Wow …. who would of thought… NCGE Award Winner

I would have never guessed that I would be selected to as a National Council for Geographic Education (NCGE) Distinguished Teacher award recipient my second year back in the classroom if ever. If you have read my previous posts going back to the classroom after a 10 year hiatus has been one heck of a ride.

In the last two years, I have met such wonderful people in the geography education world that have helped me along the way. I now have a small network of local AP Human Geography teachers that I meet up with to not only commiserate with but also to share and plan. I am part of an amazing organization, who feeds me need to learn. The South Carolina Geographic Alliance (SCGA) has helped me develop a geographer’s perspective on the world. Dr. Jerry Mitchell and Dr. Larianne Collins have given me opportunities to be a leader within the SCGA  and supported me as I have grown back in to a teacher. To them, I say, “Thank you for all that you have done to support me. I wouldn’t be the geography teacher I am without you!” My community at my school is strong and I love my fellow social studies nerds!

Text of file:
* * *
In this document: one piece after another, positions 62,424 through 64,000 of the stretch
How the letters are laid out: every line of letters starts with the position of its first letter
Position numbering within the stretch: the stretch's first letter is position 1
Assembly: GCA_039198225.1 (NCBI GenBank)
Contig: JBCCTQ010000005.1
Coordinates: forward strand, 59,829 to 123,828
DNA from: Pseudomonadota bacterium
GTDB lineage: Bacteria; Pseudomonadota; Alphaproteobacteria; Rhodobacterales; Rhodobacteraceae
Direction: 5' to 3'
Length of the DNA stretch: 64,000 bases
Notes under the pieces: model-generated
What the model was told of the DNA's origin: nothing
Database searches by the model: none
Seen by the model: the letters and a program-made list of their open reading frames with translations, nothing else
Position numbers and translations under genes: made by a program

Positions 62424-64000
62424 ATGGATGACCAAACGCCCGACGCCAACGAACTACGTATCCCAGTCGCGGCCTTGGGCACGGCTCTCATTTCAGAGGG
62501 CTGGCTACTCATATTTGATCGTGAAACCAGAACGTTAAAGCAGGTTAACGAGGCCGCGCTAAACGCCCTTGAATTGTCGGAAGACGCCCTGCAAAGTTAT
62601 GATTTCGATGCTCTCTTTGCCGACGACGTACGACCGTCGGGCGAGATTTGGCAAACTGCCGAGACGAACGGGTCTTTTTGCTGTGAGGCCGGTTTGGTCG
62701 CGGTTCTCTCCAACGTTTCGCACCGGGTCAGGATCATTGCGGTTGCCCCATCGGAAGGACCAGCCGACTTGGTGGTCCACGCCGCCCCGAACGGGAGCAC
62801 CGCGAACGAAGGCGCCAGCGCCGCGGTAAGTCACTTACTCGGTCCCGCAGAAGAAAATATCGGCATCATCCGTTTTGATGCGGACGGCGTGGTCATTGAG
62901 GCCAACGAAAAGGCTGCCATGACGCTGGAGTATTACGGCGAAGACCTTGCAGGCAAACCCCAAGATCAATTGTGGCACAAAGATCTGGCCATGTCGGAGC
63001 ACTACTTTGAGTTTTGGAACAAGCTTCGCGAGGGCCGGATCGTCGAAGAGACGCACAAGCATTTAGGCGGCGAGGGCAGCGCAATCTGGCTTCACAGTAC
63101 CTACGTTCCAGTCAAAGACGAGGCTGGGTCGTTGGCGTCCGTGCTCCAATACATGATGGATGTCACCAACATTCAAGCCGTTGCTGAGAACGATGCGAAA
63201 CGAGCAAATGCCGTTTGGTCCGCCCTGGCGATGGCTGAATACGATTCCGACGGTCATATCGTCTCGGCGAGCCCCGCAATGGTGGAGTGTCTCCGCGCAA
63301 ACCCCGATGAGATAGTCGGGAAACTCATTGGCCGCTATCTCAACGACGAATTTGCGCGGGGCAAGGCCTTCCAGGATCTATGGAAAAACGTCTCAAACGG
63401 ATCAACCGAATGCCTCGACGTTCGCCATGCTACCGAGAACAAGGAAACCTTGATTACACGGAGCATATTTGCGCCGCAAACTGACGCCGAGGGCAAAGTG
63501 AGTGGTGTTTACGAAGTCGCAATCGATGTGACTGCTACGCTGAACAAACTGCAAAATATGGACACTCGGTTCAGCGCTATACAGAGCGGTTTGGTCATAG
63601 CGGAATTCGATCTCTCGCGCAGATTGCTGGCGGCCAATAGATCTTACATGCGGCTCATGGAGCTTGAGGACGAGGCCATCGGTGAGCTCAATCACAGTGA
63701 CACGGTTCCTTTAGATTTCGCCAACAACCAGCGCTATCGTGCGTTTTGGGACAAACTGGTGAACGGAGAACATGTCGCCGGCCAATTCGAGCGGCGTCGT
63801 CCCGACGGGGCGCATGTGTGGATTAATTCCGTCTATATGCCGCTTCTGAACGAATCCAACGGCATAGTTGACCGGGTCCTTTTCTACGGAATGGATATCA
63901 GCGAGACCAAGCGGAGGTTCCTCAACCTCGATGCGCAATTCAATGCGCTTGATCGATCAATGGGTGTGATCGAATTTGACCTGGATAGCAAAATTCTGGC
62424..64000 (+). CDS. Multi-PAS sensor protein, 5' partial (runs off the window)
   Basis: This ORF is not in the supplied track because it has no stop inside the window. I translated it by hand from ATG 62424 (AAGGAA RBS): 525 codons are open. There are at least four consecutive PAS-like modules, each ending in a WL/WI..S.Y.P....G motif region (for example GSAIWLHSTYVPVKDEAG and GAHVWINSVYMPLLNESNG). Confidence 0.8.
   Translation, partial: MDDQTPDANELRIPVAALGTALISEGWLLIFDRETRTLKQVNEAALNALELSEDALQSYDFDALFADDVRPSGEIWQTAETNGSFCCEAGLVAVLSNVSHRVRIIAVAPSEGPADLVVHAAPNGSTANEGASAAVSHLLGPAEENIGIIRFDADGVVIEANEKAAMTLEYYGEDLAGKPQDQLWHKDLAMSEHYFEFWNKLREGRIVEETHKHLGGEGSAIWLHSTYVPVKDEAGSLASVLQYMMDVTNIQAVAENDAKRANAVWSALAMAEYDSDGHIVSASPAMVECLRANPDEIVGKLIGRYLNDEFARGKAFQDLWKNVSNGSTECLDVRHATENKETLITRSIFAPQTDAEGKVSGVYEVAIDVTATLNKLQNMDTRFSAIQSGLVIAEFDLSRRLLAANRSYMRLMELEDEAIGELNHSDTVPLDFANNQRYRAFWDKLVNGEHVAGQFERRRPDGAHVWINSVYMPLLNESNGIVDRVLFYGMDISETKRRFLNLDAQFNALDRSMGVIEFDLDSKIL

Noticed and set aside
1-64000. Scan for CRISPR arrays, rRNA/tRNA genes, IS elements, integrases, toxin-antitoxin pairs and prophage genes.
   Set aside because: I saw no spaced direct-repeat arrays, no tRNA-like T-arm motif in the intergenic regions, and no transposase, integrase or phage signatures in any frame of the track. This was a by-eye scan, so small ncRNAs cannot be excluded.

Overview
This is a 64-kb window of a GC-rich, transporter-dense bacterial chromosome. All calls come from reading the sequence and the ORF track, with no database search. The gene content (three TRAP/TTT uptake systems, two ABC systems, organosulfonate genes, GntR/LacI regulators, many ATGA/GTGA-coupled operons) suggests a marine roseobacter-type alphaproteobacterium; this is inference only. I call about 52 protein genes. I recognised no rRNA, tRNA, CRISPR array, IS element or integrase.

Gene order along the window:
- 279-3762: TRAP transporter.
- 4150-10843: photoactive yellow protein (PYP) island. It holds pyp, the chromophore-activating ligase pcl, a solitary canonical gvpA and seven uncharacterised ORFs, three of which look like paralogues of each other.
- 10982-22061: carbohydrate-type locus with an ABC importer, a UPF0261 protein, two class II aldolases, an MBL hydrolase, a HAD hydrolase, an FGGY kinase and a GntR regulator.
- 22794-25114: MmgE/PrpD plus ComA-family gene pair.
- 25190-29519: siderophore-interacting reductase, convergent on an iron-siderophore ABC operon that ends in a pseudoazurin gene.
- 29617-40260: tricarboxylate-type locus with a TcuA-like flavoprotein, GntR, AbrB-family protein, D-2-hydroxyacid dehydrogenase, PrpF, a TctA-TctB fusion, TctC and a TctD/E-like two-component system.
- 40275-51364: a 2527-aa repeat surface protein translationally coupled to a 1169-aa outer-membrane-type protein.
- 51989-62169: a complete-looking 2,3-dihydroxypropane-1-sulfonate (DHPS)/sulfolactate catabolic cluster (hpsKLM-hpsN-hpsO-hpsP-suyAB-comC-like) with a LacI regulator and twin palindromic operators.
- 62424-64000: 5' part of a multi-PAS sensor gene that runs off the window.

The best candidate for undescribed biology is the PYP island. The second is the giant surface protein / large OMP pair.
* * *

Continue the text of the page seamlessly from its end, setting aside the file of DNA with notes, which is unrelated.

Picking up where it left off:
I realize this is starting to sound like an acceptance speech so I will stop but below is the press release from the NCGE and you can also check out the other winners in the link below.

THE NATIONAL  COUNCIL FOR GEOGRAPHIC EDUCATION RECOGNIZES THE BEST AND BRIGHTEST IN GEOGRAPHY EDUCATION Complete list of winners